The tiles are not packed in cartons like all other tiles are. They are kept loose in a lorry with lots of hay. However, a lot of edges are broken by the time they come from Athangudi. The tile layers were very inexperienced (brought in by Tile Craft). They got the basic slopes wrong. In the bargain, there is a dip in one part of the flooring and when it rains. There is a huge puddle of water thanks to the lousy slope. When I complained to Balaji of Tilecraft, he said that he will get a few more tiles of the same colour and relay that part. After 6 months, he has not picked up my calls, obviously with no intention to replace them.

The other goof up: I have used the basic red (terracotta) coloured tiles. Inbetween the tiles, they should have used a mixture of red oxide, cement and water to close the gaps. However, the layer used a mixture of only grey cement and water and used a cloth dipped in red oxide on the top. My mastery who had worked with red oxide floorings advised him to mix the red oxide along with the cement and offered to even buy the red oxide. However, the tile layer refused to take the suggestion. As a result, most of the joints look grey instead of red. And with the broken edges thanks to the bad transportation, it looks even worse. All my guests ask me whether the upstairs flooring was the original one (it’s a 20 year old apt. which I bought and renovated completely – every flooring, wiring and plumbing).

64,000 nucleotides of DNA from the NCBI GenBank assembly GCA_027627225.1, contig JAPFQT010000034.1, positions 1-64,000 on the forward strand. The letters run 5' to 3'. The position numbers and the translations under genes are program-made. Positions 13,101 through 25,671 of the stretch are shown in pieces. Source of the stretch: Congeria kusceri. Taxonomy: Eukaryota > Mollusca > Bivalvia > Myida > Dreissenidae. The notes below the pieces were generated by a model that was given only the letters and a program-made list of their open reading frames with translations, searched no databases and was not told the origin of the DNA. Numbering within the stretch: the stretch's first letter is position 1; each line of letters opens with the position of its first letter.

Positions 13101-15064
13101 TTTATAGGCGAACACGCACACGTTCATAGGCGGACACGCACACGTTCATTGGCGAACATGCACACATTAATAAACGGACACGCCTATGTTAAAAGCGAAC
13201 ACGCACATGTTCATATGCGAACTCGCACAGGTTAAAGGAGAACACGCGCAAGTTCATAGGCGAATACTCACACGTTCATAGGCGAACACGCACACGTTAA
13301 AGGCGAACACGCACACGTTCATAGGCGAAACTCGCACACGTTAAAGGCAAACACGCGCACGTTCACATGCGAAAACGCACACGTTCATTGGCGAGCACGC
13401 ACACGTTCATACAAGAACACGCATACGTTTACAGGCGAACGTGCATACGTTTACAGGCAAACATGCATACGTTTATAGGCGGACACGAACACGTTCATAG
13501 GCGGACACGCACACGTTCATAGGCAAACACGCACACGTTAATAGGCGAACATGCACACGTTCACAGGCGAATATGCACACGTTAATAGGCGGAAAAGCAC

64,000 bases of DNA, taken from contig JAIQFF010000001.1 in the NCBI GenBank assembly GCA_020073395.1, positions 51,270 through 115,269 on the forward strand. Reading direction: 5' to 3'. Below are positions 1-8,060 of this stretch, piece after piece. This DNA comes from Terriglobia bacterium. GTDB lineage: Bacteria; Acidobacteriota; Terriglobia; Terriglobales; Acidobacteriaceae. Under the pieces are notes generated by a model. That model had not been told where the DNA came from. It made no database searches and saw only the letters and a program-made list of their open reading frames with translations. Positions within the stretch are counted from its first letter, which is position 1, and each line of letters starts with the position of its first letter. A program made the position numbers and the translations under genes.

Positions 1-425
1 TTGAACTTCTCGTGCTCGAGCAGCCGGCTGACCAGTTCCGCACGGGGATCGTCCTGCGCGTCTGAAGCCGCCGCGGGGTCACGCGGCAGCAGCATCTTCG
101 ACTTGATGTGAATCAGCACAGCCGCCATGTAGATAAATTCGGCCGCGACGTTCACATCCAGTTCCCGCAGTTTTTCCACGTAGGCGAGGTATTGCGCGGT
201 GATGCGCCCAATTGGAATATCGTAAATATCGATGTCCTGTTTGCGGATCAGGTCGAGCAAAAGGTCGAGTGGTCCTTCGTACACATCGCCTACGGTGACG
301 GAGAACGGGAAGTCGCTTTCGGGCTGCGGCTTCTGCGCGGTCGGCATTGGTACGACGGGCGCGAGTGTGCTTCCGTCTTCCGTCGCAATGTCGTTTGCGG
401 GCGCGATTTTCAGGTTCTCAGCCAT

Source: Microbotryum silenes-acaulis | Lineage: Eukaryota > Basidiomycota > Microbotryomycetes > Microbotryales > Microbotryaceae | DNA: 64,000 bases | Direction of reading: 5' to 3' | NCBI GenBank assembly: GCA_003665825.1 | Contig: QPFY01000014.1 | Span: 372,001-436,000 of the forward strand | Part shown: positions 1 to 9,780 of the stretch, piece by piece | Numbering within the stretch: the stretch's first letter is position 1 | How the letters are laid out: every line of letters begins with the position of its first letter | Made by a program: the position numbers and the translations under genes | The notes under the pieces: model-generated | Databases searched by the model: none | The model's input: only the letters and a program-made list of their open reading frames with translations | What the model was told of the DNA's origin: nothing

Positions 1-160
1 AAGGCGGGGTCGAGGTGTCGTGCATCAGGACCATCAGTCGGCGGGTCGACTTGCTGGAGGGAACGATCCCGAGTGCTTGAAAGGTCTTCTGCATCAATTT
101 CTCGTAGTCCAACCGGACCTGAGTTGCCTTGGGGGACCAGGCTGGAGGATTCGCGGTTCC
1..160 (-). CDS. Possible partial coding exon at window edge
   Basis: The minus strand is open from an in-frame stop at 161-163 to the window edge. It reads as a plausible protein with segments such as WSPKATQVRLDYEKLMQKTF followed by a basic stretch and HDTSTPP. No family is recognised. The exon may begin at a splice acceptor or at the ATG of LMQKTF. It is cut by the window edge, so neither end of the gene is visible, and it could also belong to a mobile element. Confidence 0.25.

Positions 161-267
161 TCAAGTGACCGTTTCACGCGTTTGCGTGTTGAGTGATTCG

Tilecraft are cheats and my advice is not to deal with them. Please do not work with this company.

Vinod Kurup said...

My wife and I visited Athangudi to see the tile making process and purchase Athangudi tiles for our villa. I had already contacted Selva industries through email and we therefore went specifically to them for our purchase, my wife was keen to replicate the experience of her ancestral home in Kerala and we therefore decided that the full flooring for house would be done in Athangudi tiles and ended up purchasing both external and internal tiles spending over a lac in 2011. Numerous calls had to be placed before the delivery happened. Unfortunately post the delivery the construction of the house got delayed due to non availability of workmen which now I consider a godsend. The tiles were kept in a room during the ensuing construction period and when the time came to lay the tiles the true picture emerged. The dye that had been used was very poor quality especially in a set of green tiles we had ordered for the first floor. The tiles were also showing hairline cracks on the surface. I took a decision not to use the green tiles as additionally the ends were starting to chip off. In order to limit my losses I decided I would use the red Athangudi tiles on the mezzanine floor and the covered verandas. The tiles within months of laying are showing hairline cracks and the colour has dulled. My sincere advise to people buying Athangudi tiles is avoid Selva industries. The Father and son duo who run the place are not trustworthy based on my experience. Interestingly and sadly both these people say with pride that Athangudi tiles was developed by their father/grandfather and I use the word sadly as my wife and me went with the intention of promoting local industry but were taken for a ride with the final quality and workmanship.